In the NBA, Ball is shooting 38.5 percent (5-for-13) on step-back jumpers to the left, which is quite good for such a tough shot. On step-backs, it’s easier for him to transfer the ball from a dribble to his shot because of the unorthodox angle of his form. It’s not as easy on what should be clean pull-up jumpers. He’s shooting only 31 percent (9-for-29) on dribble-jumpers to his left. But to his right? Only five of his 26 attempts, or 19.2 percent, have gone down.
Lonzo’s shot doesn’t look bad when he’s pulling up toward his right. These shots didn’t exist in college, so it’s promising to see him take them now. It’s also not abnormal for some players to be better shooting or driving in one direction than the other, especially when they’re young. The ball needs to start going through the net, but this is a step forward.
Ball is also releasing the ball quicker than he did in college, which is important given that NBA defenders are more athletic. Once he finds a rhythm and develops more consistent footwork, it could come more naturally. There are legitimate concerns about his jumper, but it’s also not a lost cause.
Adding a Floater
The midrange wasn’t part of Lonzo’s arsenal in college; he attempted only 6.4 percent of his field goals from that area at UCLA, as noted in The Ringer’s 2017 NBA Draft Guide. The number has almost tripled in the NBA, to 18.5 percent, because of his increased use of a floater. Ball has hit only seven of his 23 floaters, which is very bad. Then again, it’s a new part of his game. As with his jumper, he’s superior going left. Ball has gone 1-for-4 of his floaters to the right, 1-for-7 moving straight ahead, and 5-for-12 to his left. The shot also never looks good. (Fundamentals clearly weren’t high on LaVar’s priority list.)
This is long ways away from Mike Conley Jr.’s picturesque form. Lonzo is never set and his momentum makes it look like he’s heaving the ball at the backboard. Still, it’s good that he’s experimenting. The midrange may be dying, but Lonzo has to be able to score from anywhere if he wants to be effective in end-of-clock situations.
Layups Haven’t Been Gimmes
Finishing inside has been a hurdle for Lonzo. He’s shooting a dismal 33.8 percent on layups (excluding lobs, cuts, and tip-ins). For Ball to be a more effective finisher, he needs to take a page from Curry, who added crafty finishes to compensate for his lack of an elite vertical. For now, it sure seems like Lonzo is spooked when he enters the paint. In the clip below, he shows the ball on the right and reverses left, even though it’s completely unnecessary.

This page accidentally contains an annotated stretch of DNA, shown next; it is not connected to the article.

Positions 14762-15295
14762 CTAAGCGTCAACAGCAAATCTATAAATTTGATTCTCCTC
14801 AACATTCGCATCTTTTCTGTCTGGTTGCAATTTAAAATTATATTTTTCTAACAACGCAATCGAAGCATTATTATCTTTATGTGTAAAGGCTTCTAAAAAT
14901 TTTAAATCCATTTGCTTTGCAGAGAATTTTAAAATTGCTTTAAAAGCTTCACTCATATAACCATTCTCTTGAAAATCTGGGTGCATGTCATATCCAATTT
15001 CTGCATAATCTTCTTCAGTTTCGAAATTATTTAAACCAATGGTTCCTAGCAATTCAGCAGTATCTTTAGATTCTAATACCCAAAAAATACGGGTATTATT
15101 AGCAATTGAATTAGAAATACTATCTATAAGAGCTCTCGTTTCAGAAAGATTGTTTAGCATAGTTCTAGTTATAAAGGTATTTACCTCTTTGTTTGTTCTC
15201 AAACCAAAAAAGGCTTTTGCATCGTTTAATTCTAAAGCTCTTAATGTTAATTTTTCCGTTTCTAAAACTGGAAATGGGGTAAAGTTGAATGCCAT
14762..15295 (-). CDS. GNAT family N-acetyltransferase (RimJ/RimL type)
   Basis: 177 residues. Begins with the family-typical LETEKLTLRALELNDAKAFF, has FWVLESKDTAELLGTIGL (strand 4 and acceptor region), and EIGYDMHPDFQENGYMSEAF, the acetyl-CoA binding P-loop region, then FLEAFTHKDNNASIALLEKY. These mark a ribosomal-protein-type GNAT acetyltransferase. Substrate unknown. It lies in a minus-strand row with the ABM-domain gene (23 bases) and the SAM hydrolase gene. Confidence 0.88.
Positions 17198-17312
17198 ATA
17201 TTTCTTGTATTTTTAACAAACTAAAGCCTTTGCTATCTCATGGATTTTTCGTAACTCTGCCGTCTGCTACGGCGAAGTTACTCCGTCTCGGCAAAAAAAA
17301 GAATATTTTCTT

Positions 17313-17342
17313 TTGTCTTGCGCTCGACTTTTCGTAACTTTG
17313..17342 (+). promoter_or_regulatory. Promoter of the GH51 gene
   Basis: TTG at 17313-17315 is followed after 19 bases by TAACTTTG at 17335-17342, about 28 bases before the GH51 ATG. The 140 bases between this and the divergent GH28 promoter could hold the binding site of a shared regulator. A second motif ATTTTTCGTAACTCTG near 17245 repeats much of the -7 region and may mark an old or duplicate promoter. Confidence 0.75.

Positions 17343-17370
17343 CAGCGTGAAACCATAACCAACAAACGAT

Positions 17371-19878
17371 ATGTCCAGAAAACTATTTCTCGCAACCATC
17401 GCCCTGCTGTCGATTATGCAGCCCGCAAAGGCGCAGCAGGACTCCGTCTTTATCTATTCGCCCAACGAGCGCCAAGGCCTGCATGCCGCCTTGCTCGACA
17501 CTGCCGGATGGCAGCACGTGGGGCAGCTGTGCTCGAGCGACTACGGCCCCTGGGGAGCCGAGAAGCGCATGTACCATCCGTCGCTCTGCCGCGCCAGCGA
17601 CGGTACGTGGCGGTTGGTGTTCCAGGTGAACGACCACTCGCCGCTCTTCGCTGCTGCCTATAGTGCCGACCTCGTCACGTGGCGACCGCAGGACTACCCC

If he’s worried about a potential shot-blocker sneaking up on him, it’s because he’s been there before. Thus far, Ball has been blocked on 18 of his 91 attempts inside the restricted area. As with his shooting game away from the basket, he might also have a natural preference for finishing on the left side. Ball has hit 43.3 percent of his left-handed layups and only 25.7 percent of his right-handed layups — though both numbers are derived from small samples and he displayed good ambidexterity at UCLA.
The bigger issue that needs solving is, once again, his footwork:
Notice how far away from the rim Lonzo takes off. Gravity is pulling him to the ground by the time he’s ready to let go of the ball. That has happened time and time and time again this season, to the point where I labeled one-third of Lonzo’s layups as “took off too early.” Too many of his leaps also come off the wrong foot, putting him at an immediate disadvantage. The ability to finish wrong-footed layups is important, but Lonzo’s footwork is just plain sloppy.
He plays way too fast, which, as I mentioned, is typical of a rookie. As he gains experience, he should accordingly develop better body control on drives. But he’ll need to focus closely on footwork, angles, and finishing.
A front-office executive told me this summer that, in his opinion, this season is Lonzo’s audition for LeBron James. Lakers executives Rob Pelinka and Magic Johnson likely wouldn’t hesitate to accommodate any of LeBron’s wishes if he decides to join their team next summer, and if that means finding another point guard, so be it.
But some perspective is also needed here. Lonzo is just a rookie. If Lonzo weren’t Lonzo Ball, it’s unlikely we’d look at him the same way. It’s also worth considering his role. Lakers coach Luke Walton is asking Ball to be a scorer, which isn’t what Ball would be if the Lakers build a winner around LeBron or another star free agent. In that scenario, Lonzo would pivot back into being a passing savant who scraps on defense and scores when needed.
Lonzo’s start has been tougher than many expected. Old concerns have been renewed. New issues have arisen. But let’s stay patient with all rookies — even the ones that may be hyped as if they’re already superstars.